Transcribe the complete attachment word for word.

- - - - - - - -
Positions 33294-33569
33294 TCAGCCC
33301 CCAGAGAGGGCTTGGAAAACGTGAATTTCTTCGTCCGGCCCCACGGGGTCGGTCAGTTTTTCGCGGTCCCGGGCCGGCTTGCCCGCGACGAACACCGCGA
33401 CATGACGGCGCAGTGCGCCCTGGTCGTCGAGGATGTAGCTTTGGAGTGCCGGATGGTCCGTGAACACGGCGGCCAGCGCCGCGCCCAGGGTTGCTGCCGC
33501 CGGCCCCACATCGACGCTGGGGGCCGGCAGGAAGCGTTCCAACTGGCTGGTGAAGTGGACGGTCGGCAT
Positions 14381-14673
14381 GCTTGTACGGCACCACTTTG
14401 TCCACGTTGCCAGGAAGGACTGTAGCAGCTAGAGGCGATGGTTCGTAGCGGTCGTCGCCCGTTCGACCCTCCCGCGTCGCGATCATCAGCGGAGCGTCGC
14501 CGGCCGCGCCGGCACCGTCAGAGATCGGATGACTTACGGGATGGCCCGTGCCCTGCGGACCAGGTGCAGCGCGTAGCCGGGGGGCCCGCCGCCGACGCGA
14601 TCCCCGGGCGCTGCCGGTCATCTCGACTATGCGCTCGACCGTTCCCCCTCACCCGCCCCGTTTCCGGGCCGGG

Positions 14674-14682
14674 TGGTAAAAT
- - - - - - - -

Positions 33294-33569
33294 TCAGCCC
33301 CCAGAGAGGGCTTGGAAAACGTGAATTTCTTCGTCCGGCCCCACGGGGTCGGTCAGTTTTTCGCGGTCCCGGGCCGGCTTGCCCGCGACGAACACCGCGA
33401 CATGACGGCGCAGTGCGCCCTGGTCGTCGAGGATGTAGCTTTGGAGTGCCGGATGGTCCGTGAACACGGCGGCCAGCGCCGCGCCCAGGGTTGCTGCCGC
33501 CGGCCCCACATCGACGCTGGGGGCCGGCAGGAAGCGTTCCAACTGGCTGGTGAAGTGGACGGTCGGCAT
Positions 14381-14673
14381 GCTTGTACGGCACCACTTTG
14401 TCCACGTTGCCAGGAAGGACTGTAGCAGCTAGAGGCGATGGTTCGTAGCGGTCGTCGCCCGTTCGACCCTCCCGCGTCGCGATCATCAGCGGAGCGTCGC
14501 CGGCCGCGCCGGCACCGTCAGAGATCGGATGACTTACGGGATGGCCCGTGCCCTGCGGACCAGGTGCAGCGCGTAGCCGGGGGGCCCGCCGCCGACGCGA
14601 TCCCCGGGCGCTGCCGGTCATCTCGACTATGCGCTCGACCGTTCCCCCTCACCCGCCCCGTTTCCGGGCCGGG

Positions 14674-14682
14674 TGGTAAAAT